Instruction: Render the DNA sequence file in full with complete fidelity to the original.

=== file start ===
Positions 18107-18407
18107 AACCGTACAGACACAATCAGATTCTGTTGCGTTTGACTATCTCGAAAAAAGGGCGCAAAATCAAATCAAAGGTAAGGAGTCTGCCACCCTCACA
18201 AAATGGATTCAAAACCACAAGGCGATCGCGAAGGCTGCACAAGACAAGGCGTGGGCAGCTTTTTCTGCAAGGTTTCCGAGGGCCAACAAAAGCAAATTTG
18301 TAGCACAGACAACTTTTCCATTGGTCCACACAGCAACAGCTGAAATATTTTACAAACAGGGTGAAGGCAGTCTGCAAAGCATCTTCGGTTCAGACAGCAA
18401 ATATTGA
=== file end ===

Positions 18107-18407
18107 AACCGTACAGACACAATCAGATTCTGTTGCGTTTGACTATCTCGAAAAAAGGGCGCAAAATCAAATCAAAGGTAAGGAGTCTGCCACCCTCACA
18201 AAATGGATTCAAAACCACAAGGCGATCGCGAAGGCTGCACAAGACAAGGCGTGGGCAGCTTTTTCTGCAAGGTTTCCGAGGGCCAACAAAAGCAAATTTG
18301 TAGCACAGACAACTTTTCCATTGGTCCACACAGCAACAGCTGAAATATTTTACAAACAGGGTGAAGGCAGTCTGCAAAGCATCTTCGGTTCAGACAGCAA
18401 ATATTGA